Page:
BBC bucks

Pub­licly funded broadcasting cor­po­ra­tion forced to dis­close salaries of top-earn­ing stars

The Guardian (Charlottetown) - - BUSINESS - BY JILL LAW­LESS

The pub­licly funded BBC was forced to pub­lish the names and salaries of its high­est-earn­ing ac­tors and pre­sen­ters Wed­nes­day, un­leash­ing a na­tional de­bate about fame, gen­der, race and the use of tax­pay­ers’ money.

The list shows that the BBC pays 96 on-air per­son­al­i­ties at least 150,000 pounds ($195,000) a year — mean­ing most earn more than the prime min­is­ter, who gets 150,000 pounds.

The broad­caster’s best-paid star, ra­dio host Chris Evans, earns more than 2.2 mil­lion pounds ($2.9 mil­lion).

The BBC was com­pelled by Bri­tain’s gov­ern­ment to pub­lish the salaries of on-air tal­ent, which had pre­vi­ously been se­cret. The in­for­ma­tion is sen­si­tive be­cause the BBC is funded di­rectly by tax­pay­ers, through a 147-pound (about $190) an­nual levy on ev­ery house­hold that owns a tele­vi­sion or watches the BBC on­line.

The salaries were pub­lished in bands, rather than as ex­act fig­ures. Evans, who fronts a daily ra­dio break­fast show, gets be­tween 2.2 mil­lion pounds and 2.25 mil­lion pounds. “Match of the Day” soc­cer host Gary Lineker re­ceives be­tween 1.75 mil­lion pounds and 1.8 mil­lion pounds, while talk-show host Gra­ham Nor­ton is paid be­tween 850,000 pounds and 900,000 pounds.

Sev­eral stars of soap opera “East­End­ers” ap­peared on the list, which also re­vealed that ac­tor Peter Ca­paldi earns more than 200,000 pounds a year as the star of sci-fi series “Doc­tor Who.”

The fig­ures ex­pose a gen­der pay gap at the top of the BBC. Two-thirds of the top earn­ers are men, and the high­est-paid woman - “Strictly Come Danc­ing” host Clau­dia Win­kle­man - earns less than a quar­ter of Evans’ salary. News an­chor Huw Ed­wards is paid over 550,000 pounds, some 200,000 pounds more than Fiona Bruce, who does much the same job.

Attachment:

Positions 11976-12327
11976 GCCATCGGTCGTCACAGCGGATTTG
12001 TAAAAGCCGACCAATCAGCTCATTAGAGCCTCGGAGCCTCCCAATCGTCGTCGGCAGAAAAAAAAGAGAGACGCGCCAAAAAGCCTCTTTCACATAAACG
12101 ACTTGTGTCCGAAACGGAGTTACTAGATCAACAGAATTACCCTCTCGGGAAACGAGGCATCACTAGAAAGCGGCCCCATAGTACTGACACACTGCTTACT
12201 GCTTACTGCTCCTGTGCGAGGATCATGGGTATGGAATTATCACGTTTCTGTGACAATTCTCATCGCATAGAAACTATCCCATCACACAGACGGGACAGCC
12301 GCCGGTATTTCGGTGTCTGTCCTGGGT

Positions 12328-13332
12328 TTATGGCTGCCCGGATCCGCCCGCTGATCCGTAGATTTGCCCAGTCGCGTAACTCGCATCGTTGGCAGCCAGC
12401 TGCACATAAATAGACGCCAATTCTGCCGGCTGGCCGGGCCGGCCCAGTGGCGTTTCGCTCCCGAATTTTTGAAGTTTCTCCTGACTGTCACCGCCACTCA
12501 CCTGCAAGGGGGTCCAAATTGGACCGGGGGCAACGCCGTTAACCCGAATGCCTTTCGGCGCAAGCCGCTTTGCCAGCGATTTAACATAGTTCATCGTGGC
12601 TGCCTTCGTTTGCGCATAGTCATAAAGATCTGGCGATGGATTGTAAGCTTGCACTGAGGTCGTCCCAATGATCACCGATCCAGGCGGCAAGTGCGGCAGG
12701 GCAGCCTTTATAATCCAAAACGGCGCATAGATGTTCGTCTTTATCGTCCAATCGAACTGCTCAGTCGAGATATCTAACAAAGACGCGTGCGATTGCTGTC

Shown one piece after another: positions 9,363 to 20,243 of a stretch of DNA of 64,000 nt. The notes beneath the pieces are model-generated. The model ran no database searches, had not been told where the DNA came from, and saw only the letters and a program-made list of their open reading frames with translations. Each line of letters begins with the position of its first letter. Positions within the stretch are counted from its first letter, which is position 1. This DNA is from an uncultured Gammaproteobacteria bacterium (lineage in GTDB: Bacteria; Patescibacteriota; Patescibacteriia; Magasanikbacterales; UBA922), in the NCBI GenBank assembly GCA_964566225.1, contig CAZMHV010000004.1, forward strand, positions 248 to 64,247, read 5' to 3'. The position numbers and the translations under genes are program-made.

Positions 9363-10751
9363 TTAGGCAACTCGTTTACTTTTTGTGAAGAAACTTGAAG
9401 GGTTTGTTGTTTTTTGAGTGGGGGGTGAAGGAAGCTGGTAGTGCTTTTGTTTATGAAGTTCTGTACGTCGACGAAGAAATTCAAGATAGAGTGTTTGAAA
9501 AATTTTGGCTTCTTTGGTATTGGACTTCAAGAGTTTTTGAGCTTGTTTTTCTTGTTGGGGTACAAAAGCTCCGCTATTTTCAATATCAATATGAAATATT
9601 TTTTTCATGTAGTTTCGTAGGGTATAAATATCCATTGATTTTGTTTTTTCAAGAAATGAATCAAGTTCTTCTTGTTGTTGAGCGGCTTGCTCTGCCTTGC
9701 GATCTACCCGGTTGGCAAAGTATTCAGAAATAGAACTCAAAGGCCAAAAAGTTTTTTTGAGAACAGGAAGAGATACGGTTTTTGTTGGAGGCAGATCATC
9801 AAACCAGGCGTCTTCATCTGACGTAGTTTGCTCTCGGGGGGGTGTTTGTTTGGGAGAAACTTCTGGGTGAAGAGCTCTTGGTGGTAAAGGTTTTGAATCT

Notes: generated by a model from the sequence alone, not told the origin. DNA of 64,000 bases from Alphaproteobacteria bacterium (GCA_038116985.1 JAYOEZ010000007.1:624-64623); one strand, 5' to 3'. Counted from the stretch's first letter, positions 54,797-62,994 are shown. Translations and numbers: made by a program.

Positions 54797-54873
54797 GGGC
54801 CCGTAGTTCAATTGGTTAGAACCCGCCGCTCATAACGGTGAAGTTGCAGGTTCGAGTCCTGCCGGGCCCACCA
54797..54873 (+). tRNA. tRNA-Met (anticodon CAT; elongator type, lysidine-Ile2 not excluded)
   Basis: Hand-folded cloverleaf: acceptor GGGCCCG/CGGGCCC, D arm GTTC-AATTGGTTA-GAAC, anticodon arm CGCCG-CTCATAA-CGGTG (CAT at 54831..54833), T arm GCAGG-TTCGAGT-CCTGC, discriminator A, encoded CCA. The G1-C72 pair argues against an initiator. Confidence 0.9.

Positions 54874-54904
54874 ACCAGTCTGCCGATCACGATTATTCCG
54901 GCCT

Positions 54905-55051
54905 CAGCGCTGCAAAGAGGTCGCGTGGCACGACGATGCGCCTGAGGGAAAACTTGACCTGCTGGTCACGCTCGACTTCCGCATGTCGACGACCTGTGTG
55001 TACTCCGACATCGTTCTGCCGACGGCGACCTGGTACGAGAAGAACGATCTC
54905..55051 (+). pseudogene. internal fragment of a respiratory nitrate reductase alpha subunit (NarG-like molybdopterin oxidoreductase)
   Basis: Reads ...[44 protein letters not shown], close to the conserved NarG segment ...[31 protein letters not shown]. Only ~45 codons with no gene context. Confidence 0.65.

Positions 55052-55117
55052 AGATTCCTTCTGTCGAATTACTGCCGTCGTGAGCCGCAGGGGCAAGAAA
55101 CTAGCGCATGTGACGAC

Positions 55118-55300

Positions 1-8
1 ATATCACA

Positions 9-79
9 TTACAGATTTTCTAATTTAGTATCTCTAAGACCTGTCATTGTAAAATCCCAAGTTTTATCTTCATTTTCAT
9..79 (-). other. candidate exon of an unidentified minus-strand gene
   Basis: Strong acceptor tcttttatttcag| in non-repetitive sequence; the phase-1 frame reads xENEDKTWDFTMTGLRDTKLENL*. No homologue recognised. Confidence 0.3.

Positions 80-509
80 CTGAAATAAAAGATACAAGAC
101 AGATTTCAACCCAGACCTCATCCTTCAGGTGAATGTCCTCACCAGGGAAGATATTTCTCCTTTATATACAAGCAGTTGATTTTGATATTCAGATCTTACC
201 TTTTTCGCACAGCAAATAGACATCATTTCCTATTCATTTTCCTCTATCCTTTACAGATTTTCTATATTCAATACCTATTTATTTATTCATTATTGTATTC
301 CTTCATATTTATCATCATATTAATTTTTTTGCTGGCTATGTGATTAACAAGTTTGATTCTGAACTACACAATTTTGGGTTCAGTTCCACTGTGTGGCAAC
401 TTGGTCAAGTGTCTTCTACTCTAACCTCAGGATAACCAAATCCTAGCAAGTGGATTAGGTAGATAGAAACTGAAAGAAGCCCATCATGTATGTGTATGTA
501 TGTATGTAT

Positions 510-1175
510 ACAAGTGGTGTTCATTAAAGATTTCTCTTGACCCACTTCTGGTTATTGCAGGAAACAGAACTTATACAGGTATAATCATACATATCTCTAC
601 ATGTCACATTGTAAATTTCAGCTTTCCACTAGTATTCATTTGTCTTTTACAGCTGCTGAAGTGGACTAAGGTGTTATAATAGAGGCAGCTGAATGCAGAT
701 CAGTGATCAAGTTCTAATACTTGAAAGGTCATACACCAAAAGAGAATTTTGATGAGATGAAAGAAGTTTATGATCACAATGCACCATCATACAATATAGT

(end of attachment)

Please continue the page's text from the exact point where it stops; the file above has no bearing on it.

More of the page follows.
The high­est earn­ers are also largely white. No eth­nic-mi­nor­ity star is paid more than 300,000 pounds a year.

BBC chief Tony Hall said the list showed “the need to go fur­ther and faster on is­sues of gen­der and di­ver­sity,” but de­fended the high salaries.

“The BBC does not ex­ist in a mar­ket on its own where it can set the mar­ket rates,” he said. “If we are to give the pub­lic what they want, then we have to pay for those great pre­sen­ters and stars.”

Most of the salaries are not par­tic­u­larly high by in­ter­na­tional - and es­pe­cially U.S. TV stan­dards. Talk-ra­dio host Howard Stern earned $90 mil­lion in the year to June 1, while Fox News an­chor Sean Han­nity was paid $36 mil­lion, ac­cord­ing to a list com­piled by Forbes mag­a­zine.

In Bri­tain, com­mer­cial net­works ITV and Sky pay some top stars more than the BBC. But they are not re­quired to dis­close the amounts - and the money doesn’t come from the pub­lic purse.

The BBC list doesn’t in­clude on­screen tal­ent paid by out­side pro­duc­tion com­pa­nies. That may ex­plain the ab­sence of big­name stars in­clud­ing na­ture pre­sen­ter David At­ten­bor­ough and “Top Gear” host Matt LeBlanc.

Con­ser­va­tive law­maker John Whit­ting­dale, who brought in the dis­clo­sure re­quire­ment when he was Cul­ture Sec­re­tary, said tax­pay­ers de­served to know who at the BBC was earn­ing high salaries “and reach a judg­ment for them­selves of whether that is good value for money.”

But oth­ers ar­gued the in­for­ma­tion would erode pub­lic sup­port for the BBC - and likely drive salaries up, as BBC staff who aren’t on the list de­mand raises.

Steven Bar­nett, pro­fes­sor of com­mu­ni­ca­tions at the Univer­sity of West­min­ster, ar­gued that the dis­clo­sure drive had “noth­ing to do with trans­parency.”

“I think this was a de­lib­er­ate cam­paign to un­der­mine and desta­bi­lize an in­sti­tu­tion that some self-in­ter­ested par­ties would like to see weak­ened,” he said, point­ing to some politi­cians and ex­ec­u­tives at the BBC’s pri­vately owned ri­vals.


A man walks out­side the main en­trance to the head­quar­ters of the pub­licly funded BBC in Lon­don, Wed­nes­day, July 19. The BBC pub­lished the names and salaries of its high­est-earn­ing ac­tors and pre­sen­ters, com­pelled by Bri­tain’s gov­ern­ment to pub­lish the salaries of on-air tal­ent which had pre­vi­ously been se­cret.

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